Venezuela is a South American country located along the Caribbean Sea. It has a diverse population of 31 million whose ancestry has been influenced by the Spanish colonial era and European immigration that took place through the mid 20th century. Today, the major ethnic groups in the country are mestizo, white, black, and indigenous. In the same way that colonialism and immigration has affected the ethnicities found in the country, it has also affected the religions practiced here. This article takes a look at the major religious beliefs of Venezuela.
Religious Beliefs in Venezuela
As is common throughout Latin America, Catholicism is the most widely practiced religious belief system in the country. Approximately 71% of the population identify as Roman Catholic. This religion was introduced during the colonial era, but the Church did not gain as much influential power here as it did in nearby countries. It did, however, contribute to the educational system. Prior to the government of Hugo Chavez, the Catholic religion lost followers to the Protestant religion. During the rule of Chavez, the government took control of Catholic schools and removed religious education from public schools. Both of these events have resulted in a smaller percentage of Catholic followers compared to other Latin American countries.
The second most common religious identity in Venezuela is Protestant Christianity. This denomination has a following of 17% of the population. The majority of these individuals are Evangelicals who have converted from the Catholic religion. The Protestant religion has faced some hardship within the country due to political constraints. Prior to Chavez, Christian TV and radio broadcasts were illegal. In 2005, however, the government suspended visas for missionaries after a famous Evangelical made comments about assassinating the President of Venezuela.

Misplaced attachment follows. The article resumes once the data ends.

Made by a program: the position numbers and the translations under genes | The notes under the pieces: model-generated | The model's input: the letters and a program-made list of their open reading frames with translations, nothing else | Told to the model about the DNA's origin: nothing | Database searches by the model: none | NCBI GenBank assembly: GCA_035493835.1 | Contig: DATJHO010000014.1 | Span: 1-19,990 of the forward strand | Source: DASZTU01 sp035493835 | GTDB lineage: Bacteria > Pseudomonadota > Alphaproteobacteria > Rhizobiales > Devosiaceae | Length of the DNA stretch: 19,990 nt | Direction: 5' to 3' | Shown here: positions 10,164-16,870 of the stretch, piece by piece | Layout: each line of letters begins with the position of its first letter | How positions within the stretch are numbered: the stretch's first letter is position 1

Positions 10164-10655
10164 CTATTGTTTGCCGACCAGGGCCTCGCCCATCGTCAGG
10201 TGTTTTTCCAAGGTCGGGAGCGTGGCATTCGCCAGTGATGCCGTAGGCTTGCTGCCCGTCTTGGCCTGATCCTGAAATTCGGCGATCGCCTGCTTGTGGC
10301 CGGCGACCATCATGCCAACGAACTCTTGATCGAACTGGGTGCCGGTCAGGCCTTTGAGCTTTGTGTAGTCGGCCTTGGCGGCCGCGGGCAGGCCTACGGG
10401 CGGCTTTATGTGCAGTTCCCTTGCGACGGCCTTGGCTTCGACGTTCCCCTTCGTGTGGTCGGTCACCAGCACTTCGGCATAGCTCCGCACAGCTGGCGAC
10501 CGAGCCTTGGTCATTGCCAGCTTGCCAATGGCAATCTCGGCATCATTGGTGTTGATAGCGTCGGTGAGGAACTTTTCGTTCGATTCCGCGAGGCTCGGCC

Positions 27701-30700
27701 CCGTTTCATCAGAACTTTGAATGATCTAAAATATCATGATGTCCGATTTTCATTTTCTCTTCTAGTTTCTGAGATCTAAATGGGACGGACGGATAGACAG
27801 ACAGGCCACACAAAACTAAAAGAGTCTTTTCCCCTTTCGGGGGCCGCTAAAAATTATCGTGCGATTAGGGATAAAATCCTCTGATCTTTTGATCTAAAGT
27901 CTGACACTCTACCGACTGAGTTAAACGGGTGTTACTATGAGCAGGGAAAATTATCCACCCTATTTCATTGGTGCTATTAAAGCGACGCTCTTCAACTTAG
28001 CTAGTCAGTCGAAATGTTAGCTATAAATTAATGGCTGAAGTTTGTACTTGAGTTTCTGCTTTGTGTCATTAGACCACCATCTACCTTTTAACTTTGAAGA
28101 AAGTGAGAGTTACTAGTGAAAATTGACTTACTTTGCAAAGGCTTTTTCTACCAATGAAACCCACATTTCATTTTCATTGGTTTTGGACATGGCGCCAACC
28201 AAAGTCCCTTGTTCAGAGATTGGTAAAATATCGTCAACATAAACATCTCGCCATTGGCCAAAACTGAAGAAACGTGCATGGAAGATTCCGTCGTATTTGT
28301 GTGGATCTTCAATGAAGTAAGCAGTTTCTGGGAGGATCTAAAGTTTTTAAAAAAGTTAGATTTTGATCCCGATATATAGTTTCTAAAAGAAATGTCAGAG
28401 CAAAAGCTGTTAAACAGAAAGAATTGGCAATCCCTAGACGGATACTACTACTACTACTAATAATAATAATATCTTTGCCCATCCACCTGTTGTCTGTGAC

Another 8% of the population identifies as being irreligious. This can be broken down into 6% as Agnostic and 2% as Atheist. Often, a country’s movement toward secularization goes hand in hand with urbanization and increased educational attainment, which seems to be the case in Venezuela. These percentages began to grow in the early 21st century as the nation began to modernize.
Santería has a smaller following of around 1% of people in Venezuela. This religion developed under Spanish rule in the Caribbean among West African descendants. It is believed to be a fusion of African and Native American traditional religions with Christianity, particularly Catholicism.
Other minority religions practiced in the country include Islam, Buddhism, Judaism. Together, they make up around 3% of the population. Islam is practiced by 95,000 people of Syrian and Lebanese descent. Buddhism is practiced by 52,000 people of mainly Chinese, Japanese, and Korean descent. Judaism is practiced by about 13,000 people living principally in Caracas.
Religious Freedom in Venezuela
The Venezuelan Constitution protects the rights regarding freedom of all religious practices as long as those practices do not interfere with public decency and order or infringe upon the religious rights of others. Despite this, the country has experienced instances of religious persecution. Anti-Semitism has been expressed on both public and private media channels. Evangelicals report obstacles to registering their religion with the government. Additionally, Mormons have been denied access to their house of worship because it has been occupied by flood victims. As of 2014, the US Department of State was unsuccessful in its attempts at holding a discussion with the government concerning issues of religious freedom.
Which Is The Most Popular Religion In Venezuela?
Christianity is the largest religion in Venezuela and the country has a predominantly Catholic population. About 71% of the population adheres to Roman Catholic Christianity.
Religious Beliefs In Venezuela
|Rank||Belief System||Share of Venezuelan Population|
|1||Roman Catholic Christianity||71%|
|Islam, Buddhism, Judaism, and Other Beliefs||3%|
About the Author
Amber is a freelance writer, English as a foreign language teacher, and Spanish-English translator. She lives with her husband and 3 cats.
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